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Good Information Governance: Streamlining E-Discovery Preservation and Collection

In a previous post here on the DiscoverReady blog, I began to explore information governance, or “IG.” I offered up a definition of information governance, explained why it’s a hot topic right now, and addressed the interplay between IG and other related topics such as big data and data privacy. I also promised an ongoing discussion of how a good information governance program can improve e-discovery efforts – and how a strategic e-discovery program can add value to information governance. To make good on that promise, I thought I’d begin at the beginning, and address how IG can streamline the preservation and collection of information in a discovery matter.

We often describe the flow of information through the e-discovery process (from the left side of the EDRM model to the right) as a funnel: at the wide end of the funnel we pour in all the documents the litigant preserved and collected, and at the narrow end of the funnel trickle out the relevant, responsive, non-privileged documents eligible for production. Typically a litigant tries to pour as few documents into the funnel as possible, and then works to reduce the volume at every step of the process.

But as volumes of information constantly increase, and as organizations try to mitigate the risk of sanctions for destroying relevant evidence, the wide end of the funnel keeps getting wider. Corporations over-preserve and over-collect information, counting on processing tools, culling and filtering strategies, and advanced analytic tools to bring the volume down as documents move through the funnel. But this approach is inefficient, and most of the time, needlessly expensive.

So how does an organization avoid over-preserving and over-collecting? Through good information governance. If you know what information you have and where the information is found, it becomes much easier to preserve and collect only what you need. Simple, right? Of course, it’s simple in theory but quite difficult to accomplish in practice.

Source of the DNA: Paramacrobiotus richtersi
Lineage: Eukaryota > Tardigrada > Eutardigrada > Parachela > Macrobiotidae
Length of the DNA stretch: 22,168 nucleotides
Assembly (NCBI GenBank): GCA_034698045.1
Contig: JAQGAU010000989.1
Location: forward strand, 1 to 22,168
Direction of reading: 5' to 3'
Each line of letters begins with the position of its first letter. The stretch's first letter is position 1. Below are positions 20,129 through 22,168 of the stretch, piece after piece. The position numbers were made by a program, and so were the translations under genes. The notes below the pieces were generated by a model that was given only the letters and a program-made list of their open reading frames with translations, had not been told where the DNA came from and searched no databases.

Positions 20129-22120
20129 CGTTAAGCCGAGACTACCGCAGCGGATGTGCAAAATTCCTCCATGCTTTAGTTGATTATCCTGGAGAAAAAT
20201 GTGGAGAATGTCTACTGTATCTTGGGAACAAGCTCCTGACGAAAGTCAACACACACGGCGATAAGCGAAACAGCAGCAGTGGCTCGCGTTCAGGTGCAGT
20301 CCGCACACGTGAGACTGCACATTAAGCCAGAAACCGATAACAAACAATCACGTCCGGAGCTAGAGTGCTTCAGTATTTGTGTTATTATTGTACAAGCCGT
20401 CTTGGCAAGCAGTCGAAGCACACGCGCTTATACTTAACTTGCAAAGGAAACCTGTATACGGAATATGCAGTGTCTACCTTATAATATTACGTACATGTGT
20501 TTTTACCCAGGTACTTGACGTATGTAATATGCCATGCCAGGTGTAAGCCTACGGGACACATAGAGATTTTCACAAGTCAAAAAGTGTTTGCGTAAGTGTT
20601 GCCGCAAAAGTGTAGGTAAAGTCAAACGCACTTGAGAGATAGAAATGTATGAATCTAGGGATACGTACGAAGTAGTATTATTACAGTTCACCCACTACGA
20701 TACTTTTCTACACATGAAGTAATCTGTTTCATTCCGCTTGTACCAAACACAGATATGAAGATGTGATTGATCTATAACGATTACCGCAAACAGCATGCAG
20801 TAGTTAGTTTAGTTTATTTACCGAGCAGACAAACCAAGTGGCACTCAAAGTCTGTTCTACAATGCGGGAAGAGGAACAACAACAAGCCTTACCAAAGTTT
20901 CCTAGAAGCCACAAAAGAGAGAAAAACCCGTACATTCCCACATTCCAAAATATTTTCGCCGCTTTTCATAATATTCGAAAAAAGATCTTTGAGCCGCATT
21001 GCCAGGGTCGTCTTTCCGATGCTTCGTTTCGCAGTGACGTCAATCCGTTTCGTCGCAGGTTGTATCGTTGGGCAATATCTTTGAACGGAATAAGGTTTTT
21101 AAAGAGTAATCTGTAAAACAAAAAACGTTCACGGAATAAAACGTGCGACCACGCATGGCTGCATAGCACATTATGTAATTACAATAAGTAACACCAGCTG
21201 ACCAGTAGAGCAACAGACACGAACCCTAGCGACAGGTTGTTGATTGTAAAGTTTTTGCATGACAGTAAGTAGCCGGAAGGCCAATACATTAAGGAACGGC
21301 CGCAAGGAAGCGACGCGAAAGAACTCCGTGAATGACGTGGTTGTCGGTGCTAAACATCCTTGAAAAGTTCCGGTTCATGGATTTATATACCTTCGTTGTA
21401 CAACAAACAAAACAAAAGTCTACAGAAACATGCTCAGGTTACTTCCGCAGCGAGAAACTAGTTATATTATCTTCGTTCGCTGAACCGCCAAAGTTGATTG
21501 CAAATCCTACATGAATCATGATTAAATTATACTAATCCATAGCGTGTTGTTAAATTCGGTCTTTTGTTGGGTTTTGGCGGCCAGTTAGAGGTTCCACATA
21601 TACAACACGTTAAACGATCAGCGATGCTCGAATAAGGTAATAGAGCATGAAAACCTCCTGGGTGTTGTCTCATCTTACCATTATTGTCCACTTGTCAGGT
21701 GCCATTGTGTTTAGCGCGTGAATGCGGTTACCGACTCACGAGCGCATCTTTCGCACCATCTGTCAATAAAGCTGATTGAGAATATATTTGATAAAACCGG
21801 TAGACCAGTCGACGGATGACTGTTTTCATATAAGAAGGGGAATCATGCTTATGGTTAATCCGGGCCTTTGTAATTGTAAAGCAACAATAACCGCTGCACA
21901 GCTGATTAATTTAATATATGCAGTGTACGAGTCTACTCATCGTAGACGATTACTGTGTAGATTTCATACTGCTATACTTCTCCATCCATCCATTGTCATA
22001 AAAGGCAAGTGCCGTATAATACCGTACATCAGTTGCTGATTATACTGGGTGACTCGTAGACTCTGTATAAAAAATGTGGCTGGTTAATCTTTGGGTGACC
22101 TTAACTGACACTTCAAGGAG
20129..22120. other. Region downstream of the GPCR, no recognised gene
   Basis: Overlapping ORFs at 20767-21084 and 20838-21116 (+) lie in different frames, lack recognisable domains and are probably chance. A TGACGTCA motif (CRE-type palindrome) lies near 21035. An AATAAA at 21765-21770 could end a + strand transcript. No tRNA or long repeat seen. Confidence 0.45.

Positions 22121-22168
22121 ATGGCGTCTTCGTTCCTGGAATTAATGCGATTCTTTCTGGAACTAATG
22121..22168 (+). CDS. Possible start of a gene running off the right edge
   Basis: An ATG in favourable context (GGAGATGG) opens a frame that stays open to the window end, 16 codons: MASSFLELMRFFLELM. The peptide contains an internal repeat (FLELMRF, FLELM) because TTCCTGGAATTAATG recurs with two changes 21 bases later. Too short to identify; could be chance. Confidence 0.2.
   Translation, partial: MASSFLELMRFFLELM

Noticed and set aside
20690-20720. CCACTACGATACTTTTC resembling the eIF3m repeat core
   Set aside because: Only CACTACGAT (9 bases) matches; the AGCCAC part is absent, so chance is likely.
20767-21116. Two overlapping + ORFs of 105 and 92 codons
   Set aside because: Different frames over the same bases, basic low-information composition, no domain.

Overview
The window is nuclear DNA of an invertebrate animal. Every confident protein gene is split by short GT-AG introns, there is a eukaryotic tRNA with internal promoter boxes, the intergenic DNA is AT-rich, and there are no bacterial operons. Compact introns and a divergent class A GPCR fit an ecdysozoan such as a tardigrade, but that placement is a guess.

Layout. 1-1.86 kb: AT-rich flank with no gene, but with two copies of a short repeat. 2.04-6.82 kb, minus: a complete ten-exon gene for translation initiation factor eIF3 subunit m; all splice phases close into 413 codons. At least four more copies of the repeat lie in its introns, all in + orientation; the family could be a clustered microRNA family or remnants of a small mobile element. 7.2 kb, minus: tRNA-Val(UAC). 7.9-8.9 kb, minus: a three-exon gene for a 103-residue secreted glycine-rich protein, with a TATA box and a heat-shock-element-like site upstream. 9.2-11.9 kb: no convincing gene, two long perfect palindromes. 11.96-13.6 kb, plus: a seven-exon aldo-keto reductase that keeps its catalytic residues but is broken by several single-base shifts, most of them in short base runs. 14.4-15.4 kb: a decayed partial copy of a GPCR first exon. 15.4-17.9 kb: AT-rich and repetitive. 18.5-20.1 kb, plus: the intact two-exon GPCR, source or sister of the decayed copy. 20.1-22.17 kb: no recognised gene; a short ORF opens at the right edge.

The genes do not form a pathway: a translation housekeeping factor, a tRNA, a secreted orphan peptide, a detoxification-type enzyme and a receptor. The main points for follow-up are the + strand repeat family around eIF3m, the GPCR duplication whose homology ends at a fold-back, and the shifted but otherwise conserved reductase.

In years past, e-discovery practitioners talked a lot about “data maps” – documents that identified the major sources of information within an organization and where the information could be found. Many organizations tried to create these maps, but in my experience, few of them found the maps to be effective. Given how quickly data environments change and grow, a data map was barely finished before it became out-of-date.

A modern approach to IG will be much more sophisticated than a data map. It will involve multiple disciplines within the organization, and a host of different software technologies. It will leverage data analytics and automated tools for sorting and managing information. Some will disagree with me on this point, but I believe a robust IG strategy also will rely significantly on the human element. It is not unreasonable for an organization to ask its people to make good decisions about the information they create and use throughout their workdays. For instance, an IG plan could include a policy that requires employees to communicate about work matters using certain systems (like Outlook email and company-installed instant messaging) but not others (like Snapchat or Wickr). Will there be rogue employees who choose to use the unauthorized systems despite the policy? Probably, but that doesn’t mean the policy isn’t a useful component of a comprehensive approach to IG.

As organizations turn their attention to improving information governance, inevitably they will create more focused, narrowly tailored ways to preserve and collect information for discovery. Imagine, for example: Instead of using a predictive coding tool on a population of millions of documents that were collected and processed, the same analytics engine could be used at the collections stage to identify a small fraction of that population to collect and process. Fewer documents will pour into the funnel – and fewer dollars will be spent. Here at DiscoverReady, we think that’s a better way to do discovery.

Maureen O'Neill